Friday 09 December 2022

World’s first drone café opens in NL

Can you imagine drones being part of our everyday life, flying around our homes and helping out with everyday tasks? Students at a Dutch university have opened the world’s first drone café, where a drone called Blue Jay acts as a waiter, in an effort to show people what they want from the future of robotics

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Students from the Dutch Eindhoven University of Technology have opened the world’s first drone café on their campus.

The drone, nicknamed Blue Jay, which resembles a small white flying saucer with a luminescent strip for eyes, flies to a table and hovers as it takes a client’s order, who points to the list to signal what they would like.

“The blue eyes of the first drone load” up by scanning the list to register the order, student and project leader Tessie Hartjes told AFP.

“Once it’s fully loaded, then the order is ready. And another one comes with the order in a cup in the grip.”

The cafe offers four different alcoholic and non-alcoholic cocktails, which are either bright blue or green – the same color as the drone’s “eyes.”

The drinks are picked up and carried by a set of pinchers underneath the drone, in a bid to show that these hovering robots can be used to carry out delicate missions such as delivering medicines or even helping to track down burglars.

In their video presentation, the students explain that the aim of the project was to research how one day domestic drones could be part of the human society. How a drone could become a friend.

“We discovered that a drone can be very useful indoors. Because that’s where the people are. A drone can be used for safety, it can detect intruders, but it can also be just convenient to have a drone in our house to bring you an apple,” says one of the students.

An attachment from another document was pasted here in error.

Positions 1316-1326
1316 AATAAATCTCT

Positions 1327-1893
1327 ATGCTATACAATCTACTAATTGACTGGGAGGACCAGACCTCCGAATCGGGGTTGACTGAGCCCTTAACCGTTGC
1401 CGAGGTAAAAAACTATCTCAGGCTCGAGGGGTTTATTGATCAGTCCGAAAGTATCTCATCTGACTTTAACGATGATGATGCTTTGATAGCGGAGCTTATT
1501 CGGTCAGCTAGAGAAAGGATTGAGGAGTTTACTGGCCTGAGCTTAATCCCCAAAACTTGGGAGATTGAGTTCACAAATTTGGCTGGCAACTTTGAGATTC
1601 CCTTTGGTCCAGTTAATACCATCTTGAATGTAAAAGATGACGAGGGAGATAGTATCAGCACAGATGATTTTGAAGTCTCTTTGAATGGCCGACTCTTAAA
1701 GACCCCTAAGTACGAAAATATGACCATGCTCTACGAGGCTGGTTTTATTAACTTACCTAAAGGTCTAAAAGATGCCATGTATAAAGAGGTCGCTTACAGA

They call their first creation, Blue Jay, “an intelligent bird that lives in complex social environments and can move on its own through our physical world.

As the students were working on Blue Jay, they detected four basic principles which lie at the core of domestic drone evolution.

One: by using sensors and a closed frame, they can ensure that Blue Jay operates safely.

Two: its claw resembles a human hand because their research has shown this is the most functional tool for common daily tasks.

Three: the most difficult and uncommon: it has to be able to fly indoors, but as propellers get smaller and batteries get better, it will feel less dangerous to have a drone around the house.

The last rule – it has to be intelligent. An autonomous drone is like a trained pet, the students say. It’s eager to learn and it is fun to play with.

Once a drone gets a human owner, it will need to be taught some tricks.

The drone has cost about 2,000 euros to build and the project has been funded by the university.


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